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Milton Hershey School Class Reflections: The Gift I Needed

By Angel Perrett ’22, MHS Alumna

As a first-grader, coming to Milton Hershey School was all I ever thought about. Using my imagination, I wore down my brown Crayola crayons from hours of drawing pictures of that chocolate paradise. Deep down I knew that MHS would give me every gift my hometown could not.

I grew up in the projects in North Philadelphia. Some children heard the melody of their mother’s angelic voice to guide them to sleep, unfortunately, I was not one of those children. Instead, I had to make melodies out of gunshots and sirens, watching my classmates walk home from school with their mothers. All I had was the greetings and farewells from the crossing guard to take me home.

Milton Hershey School alumna shares her experience.

The transition from the warm autumn breezes to the bitter winter winds were always unbearable for me. I would find myself layering my socks and shirts as a sanctuary from frostbite. I constantly questioned when this cycle of constant hunger, fear, and poverty would end. Praying and pleading with God, asking him to relieve me of the experience that I thought would be my life forever. I was surviving, not living.

July 31, 2016, is one of the most memorable days of my life. It is the day I was welcomed into the MHS family by Mr. and Mrs. McKnight, my former houseparents. Walking through that front door, I was naïve because I did not know that this was only one of the many doors that the school would open for me. Two loving houseparents were bestowed upon me.

Milton Hershey School student celebrates her senior night

Asking Mrs. McKnight when or if Mr. McKnight was coming home was no longer my reality. They never left me in the middle of the night and loved me even when I misbehaved. I could go to sleep at night and not hear the echoes of screams bouncing off the houses throughout my neighborhood. Lying my head down on my pillow the night of my admission I felt a feeling I have not felt in years: safety. This was truly a gift.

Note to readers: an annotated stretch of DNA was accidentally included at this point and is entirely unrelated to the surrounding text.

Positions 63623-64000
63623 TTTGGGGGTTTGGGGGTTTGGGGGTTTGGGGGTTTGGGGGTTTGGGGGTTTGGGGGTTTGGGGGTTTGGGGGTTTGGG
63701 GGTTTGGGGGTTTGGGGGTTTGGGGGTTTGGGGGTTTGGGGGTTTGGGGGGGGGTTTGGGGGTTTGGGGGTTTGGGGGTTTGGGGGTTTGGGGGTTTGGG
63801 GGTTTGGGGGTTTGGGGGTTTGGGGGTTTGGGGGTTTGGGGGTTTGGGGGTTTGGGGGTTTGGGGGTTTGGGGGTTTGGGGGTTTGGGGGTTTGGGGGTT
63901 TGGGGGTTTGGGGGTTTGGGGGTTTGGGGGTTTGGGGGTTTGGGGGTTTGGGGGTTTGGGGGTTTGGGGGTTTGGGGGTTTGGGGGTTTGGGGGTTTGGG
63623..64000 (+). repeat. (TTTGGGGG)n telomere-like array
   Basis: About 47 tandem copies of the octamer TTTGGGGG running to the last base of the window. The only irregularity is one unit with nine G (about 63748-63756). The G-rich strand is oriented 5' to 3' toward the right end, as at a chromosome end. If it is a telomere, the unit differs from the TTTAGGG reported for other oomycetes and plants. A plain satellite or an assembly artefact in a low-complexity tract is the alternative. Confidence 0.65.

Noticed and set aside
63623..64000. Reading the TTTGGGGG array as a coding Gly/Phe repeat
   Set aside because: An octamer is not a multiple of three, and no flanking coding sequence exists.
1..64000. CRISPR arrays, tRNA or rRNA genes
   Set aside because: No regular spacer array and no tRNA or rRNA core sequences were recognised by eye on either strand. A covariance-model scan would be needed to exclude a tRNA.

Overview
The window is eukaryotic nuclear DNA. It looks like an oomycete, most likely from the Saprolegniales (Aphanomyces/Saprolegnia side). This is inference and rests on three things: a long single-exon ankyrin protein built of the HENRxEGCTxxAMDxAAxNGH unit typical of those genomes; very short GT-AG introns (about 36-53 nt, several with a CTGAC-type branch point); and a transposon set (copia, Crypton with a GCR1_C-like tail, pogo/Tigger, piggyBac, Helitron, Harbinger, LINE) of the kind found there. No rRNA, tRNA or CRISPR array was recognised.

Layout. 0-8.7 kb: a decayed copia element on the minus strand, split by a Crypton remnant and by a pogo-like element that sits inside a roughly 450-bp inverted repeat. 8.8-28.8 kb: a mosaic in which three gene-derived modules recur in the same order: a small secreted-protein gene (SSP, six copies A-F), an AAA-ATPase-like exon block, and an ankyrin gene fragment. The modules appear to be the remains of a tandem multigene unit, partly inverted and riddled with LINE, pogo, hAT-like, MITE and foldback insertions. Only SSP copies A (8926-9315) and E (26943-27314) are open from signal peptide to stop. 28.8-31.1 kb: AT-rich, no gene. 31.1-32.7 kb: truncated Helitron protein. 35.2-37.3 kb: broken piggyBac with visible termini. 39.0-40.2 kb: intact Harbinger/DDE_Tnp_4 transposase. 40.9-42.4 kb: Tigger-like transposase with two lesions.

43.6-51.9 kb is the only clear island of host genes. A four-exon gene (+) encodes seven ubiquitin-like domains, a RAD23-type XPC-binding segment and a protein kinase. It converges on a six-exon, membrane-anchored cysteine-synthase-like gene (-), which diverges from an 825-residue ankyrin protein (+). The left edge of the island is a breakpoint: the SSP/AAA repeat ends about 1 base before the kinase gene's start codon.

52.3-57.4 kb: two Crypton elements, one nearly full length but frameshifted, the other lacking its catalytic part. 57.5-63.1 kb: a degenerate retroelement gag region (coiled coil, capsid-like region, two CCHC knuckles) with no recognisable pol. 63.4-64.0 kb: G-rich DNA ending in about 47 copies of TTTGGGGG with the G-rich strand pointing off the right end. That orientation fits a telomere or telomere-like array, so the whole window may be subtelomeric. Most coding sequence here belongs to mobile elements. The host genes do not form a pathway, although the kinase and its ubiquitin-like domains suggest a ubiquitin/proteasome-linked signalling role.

My relationship with Mrs. McKnight was a large part of my journey at MHS. She showed me that I am capable of love regardless of the circumstances I was born into. She saw me for who I was and never hesitated to pick up my pieces and put me pack together. She loved me, and at that time, love was all I needed. This was truly a gift.

This journey was not always easy. There were moments that I wanted to give up not having the energy to fight back. But then, I remembered that little girl who dreamed of enrolling at MHS and taking every gift I was given to become the young woman I knew I could be. I had to remember that this was truly a gift.

Every year, hundreds of thousands of students fail to complete high school in the United States. I am more than happy to say that the MHS Class of 2022 is not included in that statistic. We have overcome, persevered, and followed through all the way to June 2022. My classmates and I came to MHS for different reasons; however, we all shared the same goal of wanting to make something of ourselves. My class is full of future doctors, nurses, leaders, musicians, and teachers. Society said that because of where we came from, we would be anything more than the statistics or even incarcerated. Society said that because of our skin color or because of our backgrounds, we would amount to little, that we would be nothing more than a burden to those around us.

Milton Hershey School student holds up their class ring

With every college acceptance, every college course passed, and every passing grade, we as a class can humbly say that we never fulfilled any of the negative outcomes that we were prophesied for. We as a class proved that even when the world is turned against you, you are in control of what you want to be. We are truly the roses that grew from concrete simply because of the gifts we have been given.

Milton Hershey School does not discriminate in admissions or other programs and services on the basis of race, color, national or ethnic origin, ancestry, sex, religious creed or disability. Read important MHS policies on equal opportunity and diversity, equal employment opportunity, and more.